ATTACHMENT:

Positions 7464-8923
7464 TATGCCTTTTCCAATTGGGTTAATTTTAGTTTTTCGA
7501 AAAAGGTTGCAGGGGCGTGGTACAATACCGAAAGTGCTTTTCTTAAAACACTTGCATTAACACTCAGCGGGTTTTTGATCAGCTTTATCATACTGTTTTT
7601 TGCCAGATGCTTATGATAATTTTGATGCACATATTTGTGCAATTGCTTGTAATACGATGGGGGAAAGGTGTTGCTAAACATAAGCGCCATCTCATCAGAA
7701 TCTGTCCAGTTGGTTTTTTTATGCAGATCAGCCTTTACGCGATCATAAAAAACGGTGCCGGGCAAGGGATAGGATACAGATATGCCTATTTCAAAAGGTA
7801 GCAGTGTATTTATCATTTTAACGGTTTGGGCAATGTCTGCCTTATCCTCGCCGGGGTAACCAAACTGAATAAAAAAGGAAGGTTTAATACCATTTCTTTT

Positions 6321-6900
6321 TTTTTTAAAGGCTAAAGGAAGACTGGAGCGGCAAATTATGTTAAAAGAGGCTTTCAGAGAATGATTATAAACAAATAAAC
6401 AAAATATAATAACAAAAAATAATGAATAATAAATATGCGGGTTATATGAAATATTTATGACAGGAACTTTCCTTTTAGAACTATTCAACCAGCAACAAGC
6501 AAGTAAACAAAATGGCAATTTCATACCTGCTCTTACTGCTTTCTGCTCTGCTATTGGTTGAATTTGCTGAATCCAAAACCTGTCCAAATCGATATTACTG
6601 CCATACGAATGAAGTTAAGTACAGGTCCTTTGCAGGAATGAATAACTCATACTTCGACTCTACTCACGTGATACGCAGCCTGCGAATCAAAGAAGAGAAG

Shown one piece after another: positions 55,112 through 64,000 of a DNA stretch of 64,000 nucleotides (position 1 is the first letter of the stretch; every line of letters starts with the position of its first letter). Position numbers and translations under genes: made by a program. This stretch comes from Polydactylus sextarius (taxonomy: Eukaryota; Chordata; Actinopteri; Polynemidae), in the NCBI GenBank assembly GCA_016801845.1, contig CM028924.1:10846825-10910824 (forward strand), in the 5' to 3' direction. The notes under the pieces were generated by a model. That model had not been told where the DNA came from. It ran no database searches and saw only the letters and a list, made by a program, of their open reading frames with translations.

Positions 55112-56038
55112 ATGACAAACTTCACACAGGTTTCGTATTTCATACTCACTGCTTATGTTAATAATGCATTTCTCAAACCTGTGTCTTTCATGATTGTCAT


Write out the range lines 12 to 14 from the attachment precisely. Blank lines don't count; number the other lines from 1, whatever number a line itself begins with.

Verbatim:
Shown one piece after another: positions 55,112 through 64,000 of a DNA stretch of 64,000 nucleotides (position 1 is the first letter of the stretch; every line of letters starts with the position of its first letter). Position numbers and translations under genes: made by a program. This stretch comes from Polydactylus sextarius (taxonomy: Eukaryota; Chordata; Actinopteri; Polynemidae), in the NCBI GenBank assembly GCA_016801845.1, contig CM028924.1:10846825-10910824 (forward strand), in the 5' to 3' direction. The notes under the pieces were generated by a model. That model had not been told where the DNA came from. It ran no database searches and saw only the letters and a list, made by a program, of their open reading frames with translations.

Positions 55112-56038
55112 ATGACAAACTTCACACAGGTTTCGTATTTCATACTCACTGCTTATGTTAATAATGCATTTCTCAAACCTGTGTCTTTCATGATTGTCAT